Hybrid cars are seen as a bridging technology on the way to pure electric cars. There are many different variants of hybrids each with different strengths and weaknesses. Taking on a special role Mild hybrids a. In them, a small electric motor provides more power when starting, and also allows longer shutdown phases of the gasoline engine than with a conventional automatic start-stop system. The engine is then turned off not only when the car is at a standstill at traffic lights, but also when it is rolling in between, which saves more fuel. They also have a generator that recovers energy during braking.
Mild hybrids are still strongly focused on the combustion engine, which is merely supported by the electric motor. Full hybrids on the other hand, have a much more powerful electric motor that has enough power to drive the car on its own. Due to their small battery (maximum 1.5 kWh), this is often possible, but only for a short time at a time. Nevertheless, the bottom line, especially in stop-and-go operation, is a significant saving in consumption. Potentially even more so with Plug-in hybrids, whose distinguishing feature is a significantly larger battery (10 to over 15 kWh) that is charged via a charging station. This allows them to travel distances of 50 to over 70 kilometers purely on electric power, which is sufficient for most drivers’ daily workloads. However, they only really make sense with daily electricity charging.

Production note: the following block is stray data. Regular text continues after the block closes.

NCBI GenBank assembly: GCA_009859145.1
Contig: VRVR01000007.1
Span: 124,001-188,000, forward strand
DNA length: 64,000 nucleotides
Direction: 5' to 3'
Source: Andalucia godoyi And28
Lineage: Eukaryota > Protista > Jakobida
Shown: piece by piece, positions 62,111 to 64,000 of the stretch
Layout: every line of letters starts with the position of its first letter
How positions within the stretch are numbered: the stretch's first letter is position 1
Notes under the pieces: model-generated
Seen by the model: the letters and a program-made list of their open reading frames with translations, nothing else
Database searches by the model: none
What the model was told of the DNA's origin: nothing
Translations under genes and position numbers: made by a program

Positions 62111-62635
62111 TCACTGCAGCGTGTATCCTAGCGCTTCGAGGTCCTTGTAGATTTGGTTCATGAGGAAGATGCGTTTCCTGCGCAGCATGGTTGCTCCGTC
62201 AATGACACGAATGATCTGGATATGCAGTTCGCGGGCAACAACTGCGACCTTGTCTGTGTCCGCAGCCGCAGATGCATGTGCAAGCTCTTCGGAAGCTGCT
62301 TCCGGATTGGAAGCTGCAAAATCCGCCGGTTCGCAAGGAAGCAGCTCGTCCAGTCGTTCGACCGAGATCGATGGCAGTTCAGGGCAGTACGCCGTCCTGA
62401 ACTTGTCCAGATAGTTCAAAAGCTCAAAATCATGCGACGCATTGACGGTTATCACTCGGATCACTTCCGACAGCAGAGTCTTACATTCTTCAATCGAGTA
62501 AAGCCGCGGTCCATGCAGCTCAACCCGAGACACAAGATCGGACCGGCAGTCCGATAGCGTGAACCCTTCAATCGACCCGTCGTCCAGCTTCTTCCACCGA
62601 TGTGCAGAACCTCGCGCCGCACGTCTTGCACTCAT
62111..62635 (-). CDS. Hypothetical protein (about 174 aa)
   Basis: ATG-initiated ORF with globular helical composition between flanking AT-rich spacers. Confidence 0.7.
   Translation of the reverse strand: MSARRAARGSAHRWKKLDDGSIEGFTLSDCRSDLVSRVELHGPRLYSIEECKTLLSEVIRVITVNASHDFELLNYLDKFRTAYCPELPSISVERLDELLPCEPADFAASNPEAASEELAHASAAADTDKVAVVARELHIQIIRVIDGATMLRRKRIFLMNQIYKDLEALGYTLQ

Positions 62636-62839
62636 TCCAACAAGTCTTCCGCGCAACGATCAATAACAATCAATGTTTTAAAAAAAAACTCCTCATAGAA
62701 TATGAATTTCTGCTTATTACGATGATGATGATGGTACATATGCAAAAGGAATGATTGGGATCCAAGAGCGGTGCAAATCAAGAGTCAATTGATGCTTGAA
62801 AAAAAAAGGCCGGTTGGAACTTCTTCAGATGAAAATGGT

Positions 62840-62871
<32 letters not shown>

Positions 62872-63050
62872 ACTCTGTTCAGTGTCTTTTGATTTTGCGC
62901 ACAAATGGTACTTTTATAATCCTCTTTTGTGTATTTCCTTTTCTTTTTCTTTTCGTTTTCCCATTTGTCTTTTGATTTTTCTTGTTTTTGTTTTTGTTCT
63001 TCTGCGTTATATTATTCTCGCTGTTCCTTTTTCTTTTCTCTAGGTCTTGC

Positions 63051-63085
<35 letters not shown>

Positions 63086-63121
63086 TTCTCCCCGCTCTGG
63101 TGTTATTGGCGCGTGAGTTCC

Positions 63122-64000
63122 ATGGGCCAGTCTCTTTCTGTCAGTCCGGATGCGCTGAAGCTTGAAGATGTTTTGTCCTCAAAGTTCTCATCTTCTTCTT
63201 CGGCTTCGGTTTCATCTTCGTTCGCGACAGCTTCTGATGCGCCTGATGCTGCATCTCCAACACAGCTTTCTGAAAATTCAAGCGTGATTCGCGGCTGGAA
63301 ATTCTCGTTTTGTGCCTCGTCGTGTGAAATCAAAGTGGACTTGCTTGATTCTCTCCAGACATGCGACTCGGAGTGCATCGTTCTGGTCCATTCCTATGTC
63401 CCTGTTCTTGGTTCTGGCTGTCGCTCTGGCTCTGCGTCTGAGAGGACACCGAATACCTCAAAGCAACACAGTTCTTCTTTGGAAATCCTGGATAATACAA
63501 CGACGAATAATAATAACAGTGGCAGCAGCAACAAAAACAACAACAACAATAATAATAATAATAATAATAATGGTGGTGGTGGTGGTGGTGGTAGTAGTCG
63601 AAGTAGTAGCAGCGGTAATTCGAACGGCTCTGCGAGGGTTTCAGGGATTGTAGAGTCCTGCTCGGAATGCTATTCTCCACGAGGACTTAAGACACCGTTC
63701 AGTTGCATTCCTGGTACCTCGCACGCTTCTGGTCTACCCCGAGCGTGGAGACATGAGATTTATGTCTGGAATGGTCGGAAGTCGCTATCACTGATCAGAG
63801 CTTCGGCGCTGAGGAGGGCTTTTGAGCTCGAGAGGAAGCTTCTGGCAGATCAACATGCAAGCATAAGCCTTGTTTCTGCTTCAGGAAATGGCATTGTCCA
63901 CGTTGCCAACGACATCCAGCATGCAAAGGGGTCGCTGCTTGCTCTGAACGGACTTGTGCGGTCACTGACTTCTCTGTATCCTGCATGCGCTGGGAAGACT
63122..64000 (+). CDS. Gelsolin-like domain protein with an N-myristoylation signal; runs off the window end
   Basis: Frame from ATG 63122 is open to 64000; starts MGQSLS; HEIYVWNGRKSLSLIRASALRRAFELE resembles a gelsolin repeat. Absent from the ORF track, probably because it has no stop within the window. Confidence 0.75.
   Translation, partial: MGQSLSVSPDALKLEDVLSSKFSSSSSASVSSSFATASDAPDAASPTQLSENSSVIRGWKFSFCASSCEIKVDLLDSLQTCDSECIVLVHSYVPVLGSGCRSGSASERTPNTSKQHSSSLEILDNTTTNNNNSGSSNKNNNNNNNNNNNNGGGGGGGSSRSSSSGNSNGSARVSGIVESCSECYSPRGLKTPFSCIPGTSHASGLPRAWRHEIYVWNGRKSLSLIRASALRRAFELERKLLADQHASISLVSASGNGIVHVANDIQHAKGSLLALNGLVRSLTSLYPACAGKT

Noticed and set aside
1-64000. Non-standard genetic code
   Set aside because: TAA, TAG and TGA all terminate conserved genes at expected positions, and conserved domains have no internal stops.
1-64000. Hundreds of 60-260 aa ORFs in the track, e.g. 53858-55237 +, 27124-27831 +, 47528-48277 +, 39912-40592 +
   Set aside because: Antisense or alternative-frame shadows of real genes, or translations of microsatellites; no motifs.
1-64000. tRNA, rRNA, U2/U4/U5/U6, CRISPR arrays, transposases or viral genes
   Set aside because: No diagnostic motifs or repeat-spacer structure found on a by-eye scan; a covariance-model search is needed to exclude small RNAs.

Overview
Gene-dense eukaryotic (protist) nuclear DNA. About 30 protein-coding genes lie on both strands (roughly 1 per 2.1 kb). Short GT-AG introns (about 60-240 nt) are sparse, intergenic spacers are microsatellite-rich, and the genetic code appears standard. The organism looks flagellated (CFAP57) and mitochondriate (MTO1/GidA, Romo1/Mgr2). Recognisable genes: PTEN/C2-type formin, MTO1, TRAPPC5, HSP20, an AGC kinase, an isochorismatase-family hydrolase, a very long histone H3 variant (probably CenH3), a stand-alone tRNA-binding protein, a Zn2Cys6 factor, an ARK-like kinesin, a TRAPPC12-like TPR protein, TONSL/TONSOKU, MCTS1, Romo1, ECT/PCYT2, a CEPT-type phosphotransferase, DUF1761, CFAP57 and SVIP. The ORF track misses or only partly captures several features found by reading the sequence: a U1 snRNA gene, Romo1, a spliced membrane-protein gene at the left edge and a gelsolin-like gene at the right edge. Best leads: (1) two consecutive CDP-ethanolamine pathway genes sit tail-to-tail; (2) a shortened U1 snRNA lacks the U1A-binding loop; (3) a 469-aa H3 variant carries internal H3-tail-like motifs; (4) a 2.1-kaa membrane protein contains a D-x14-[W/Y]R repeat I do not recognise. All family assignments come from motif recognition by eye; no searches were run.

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This is how Austria promotes electromobility
Austria’s politicians have a strong interest in expanding electromobility. By the end of 2018, around 18.000 electric cars on Austrian roads, but even then the trend was upward. That is why the Austrian government An e-mobility package launched. The aim of this is to create incentives for electric cars, rather than to impose bans on other forms of propulsion. However, life is becoming increasingly difficult for the latter due to the tightening of the standard consumption tax (NoVA) and vehicle tax.